"Medical Science Under Dictatorship"

This article from the New England Journal of Medicine, 1949, uses Nazi Germany as an explicit example of ideological purpose,the use of propaganda to bring about a shift of attitude amongst the public and the medical profession, the eventual abandonment of all previous regard for human life, the ability of some ( the Dutch) to refuse to cooperate in the degradation of their medical ethics, and some very relevant conclusions.

Some pertinent excerpts (though I recommend spending fifteen minutes to read the entire essay!):

"Science under dictatorship becomes subordinated to the guiding philosophy of the dictatorship. Irrespective of other ideologic trappings, the guiding philosophic principle of >." The recent dictatorships, including that of the Nazis, has been Hegelian in that what has been considered "rational utility" and corresponding doctrine and planning has replaced moral, ethical and religious values

" Whatever proportions these crimes finally assumed, it became evident to all who investigated them that they had started from small beginnings. The beginnings at first were merely a subtle shift in emphasis in the basic attitude of the physicians. It started with the acceptance of the attitude, basic in the euthanasia movement, that there is such a thing as life not worthy to be lived.

"It is, therefore, this subtle shift in emphasis of the physicians' attitude that one must thoroughly investigate. It is a recent significant trend in medicine, including psychiatry, to regard prevention as more important than cureObservation and recognition of early signs and symptoms have become the basis for prevention of further advance of disease.[8]

In looking for these early signs one may well retrace the early steps of propaganda on the part of the Nazis in Germany as well as in the countries that they overran and in which they attempted to gain supporters by means of indoctrination, seduction and propaganda

"Physicians have become dangerously close to being mere technicians of rehabilitation. This essentially Hegelian rational attitude has led them to make certain distinctions in the handling of acute and chronic diseases. The patient with the latter carries an obvious stigma as the one less likely to be fully rehabilitable for social usefulness. In an increasingly utilitarian society these patients are being looked down upon with increasing definiteness as unwanted ballast."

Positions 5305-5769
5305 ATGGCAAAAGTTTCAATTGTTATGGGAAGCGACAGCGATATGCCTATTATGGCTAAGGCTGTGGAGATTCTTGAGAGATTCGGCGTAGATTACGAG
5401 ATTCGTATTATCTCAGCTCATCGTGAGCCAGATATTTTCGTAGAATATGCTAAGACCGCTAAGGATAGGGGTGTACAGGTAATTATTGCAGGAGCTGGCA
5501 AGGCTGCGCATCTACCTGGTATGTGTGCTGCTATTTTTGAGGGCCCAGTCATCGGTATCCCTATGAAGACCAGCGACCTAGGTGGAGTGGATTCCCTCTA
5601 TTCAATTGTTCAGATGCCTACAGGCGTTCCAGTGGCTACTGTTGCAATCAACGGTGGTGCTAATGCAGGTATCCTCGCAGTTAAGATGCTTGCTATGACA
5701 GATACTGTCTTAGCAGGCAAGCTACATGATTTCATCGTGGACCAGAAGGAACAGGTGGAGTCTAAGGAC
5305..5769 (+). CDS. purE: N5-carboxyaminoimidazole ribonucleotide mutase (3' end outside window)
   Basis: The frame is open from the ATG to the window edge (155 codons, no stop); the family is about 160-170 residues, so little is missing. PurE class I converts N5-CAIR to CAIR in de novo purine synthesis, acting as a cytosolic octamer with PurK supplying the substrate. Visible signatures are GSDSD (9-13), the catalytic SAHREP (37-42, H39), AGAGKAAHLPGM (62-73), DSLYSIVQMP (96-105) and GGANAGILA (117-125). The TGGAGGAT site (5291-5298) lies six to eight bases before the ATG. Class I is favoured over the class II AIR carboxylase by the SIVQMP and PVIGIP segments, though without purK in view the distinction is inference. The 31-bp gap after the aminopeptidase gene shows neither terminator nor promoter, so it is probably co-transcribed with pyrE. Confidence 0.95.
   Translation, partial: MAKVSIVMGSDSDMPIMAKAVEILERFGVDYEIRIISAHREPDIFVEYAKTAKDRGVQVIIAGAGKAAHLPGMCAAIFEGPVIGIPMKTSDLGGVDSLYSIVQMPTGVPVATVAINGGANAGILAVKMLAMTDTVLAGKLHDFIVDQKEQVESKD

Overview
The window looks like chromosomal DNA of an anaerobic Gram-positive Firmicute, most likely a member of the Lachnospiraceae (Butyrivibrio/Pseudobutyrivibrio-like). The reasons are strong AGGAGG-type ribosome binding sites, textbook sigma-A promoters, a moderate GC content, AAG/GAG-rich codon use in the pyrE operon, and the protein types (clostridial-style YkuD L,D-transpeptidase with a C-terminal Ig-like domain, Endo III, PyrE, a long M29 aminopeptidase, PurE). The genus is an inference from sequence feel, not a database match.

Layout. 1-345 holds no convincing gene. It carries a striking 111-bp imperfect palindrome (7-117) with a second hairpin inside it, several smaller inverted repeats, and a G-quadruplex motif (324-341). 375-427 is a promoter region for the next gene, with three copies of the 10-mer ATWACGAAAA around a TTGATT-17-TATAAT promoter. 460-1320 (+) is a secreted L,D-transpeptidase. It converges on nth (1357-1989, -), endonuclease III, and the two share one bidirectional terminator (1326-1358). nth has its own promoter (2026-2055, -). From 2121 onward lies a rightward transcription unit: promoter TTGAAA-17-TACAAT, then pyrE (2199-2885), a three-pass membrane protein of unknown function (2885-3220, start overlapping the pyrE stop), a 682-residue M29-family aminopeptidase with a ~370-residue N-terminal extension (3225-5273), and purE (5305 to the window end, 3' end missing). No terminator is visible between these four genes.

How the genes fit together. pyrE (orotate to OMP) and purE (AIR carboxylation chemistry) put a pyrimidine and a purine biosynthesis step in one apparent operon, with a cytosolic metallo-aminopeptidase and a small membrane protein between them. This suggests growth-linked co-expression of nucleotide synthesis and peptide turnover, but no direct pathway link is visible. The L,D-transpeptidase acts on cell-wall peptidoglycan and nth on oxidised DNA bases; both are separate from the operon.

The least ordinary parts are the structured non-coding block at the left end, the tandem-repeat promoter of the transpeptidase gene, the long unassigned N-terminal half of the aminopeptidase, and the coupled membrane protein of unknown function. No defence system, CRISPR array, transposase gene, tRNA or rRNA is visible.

"Under all forms of dictatorship the dictating bodies or individuals claim that all that is done is being done for the best of the people as a whole, and that for that reason they look at health merely in terms of utility, efficiency and productivity. It is natural in such a setting that eventually Hegel's principle that "what is useful is good" wins out completely. The killing center is the reductio ad absurdum of all health planning based only on rational principles and economy and not on humane compassion and divine law. To be sure, American physicians are still far from the point of thinking of killing centers, but they have arrived at a danger point in thinking, at which likelihood of full rehabilitation is considered a factor that should determine the amount of time, effort and cost to be devoted to a particular type of patient on the part of the social body upon which this decision rests. At this point Americans should remember that the enormity of a euthanasia movement is present in their own midst.

"Dictatorships can be indeed defined as systems in which there is a prevalence of thinking in destructive rather than in ameliorative terms in dealing with social problems. The ease with which destruction of life is advocated for those considered either socially useless or socially disturbing instead of educational or ameliorative measures may be the first danger sign of loss of creative liberty in thinking, which is the hallmark of democratic society. All destructiveness ultimately leads to self-destruction; the fate of the SS and of Nazi Germany is an eloquent example. The destructive principle, once unleased, is bound to engulf the whole personality and to occupy all its relationships. Destructive urges and destructive concepts arising therefrom cannot remain limited or focused upon one subject or several subjects alone, but must inevitable spread and be directed against one's entire surrounding world, including one's own group and ultimately the self. The ameliorative point of view maintained in relation to all others is the only real means of self-preservation."

This essay makes some points very relevant to today's medical/scientific environment. How far down the road of self-destruction have we already come?

Our current President, who relegates all dissenters to the rank of 'religious ideologues', 'partisan operatives' and 'inhibitors of progress', is very adept at the use of propaganda and the use of political means to accomplish his ends.

Ends which cannot be seen as anything other than destructive of human life.


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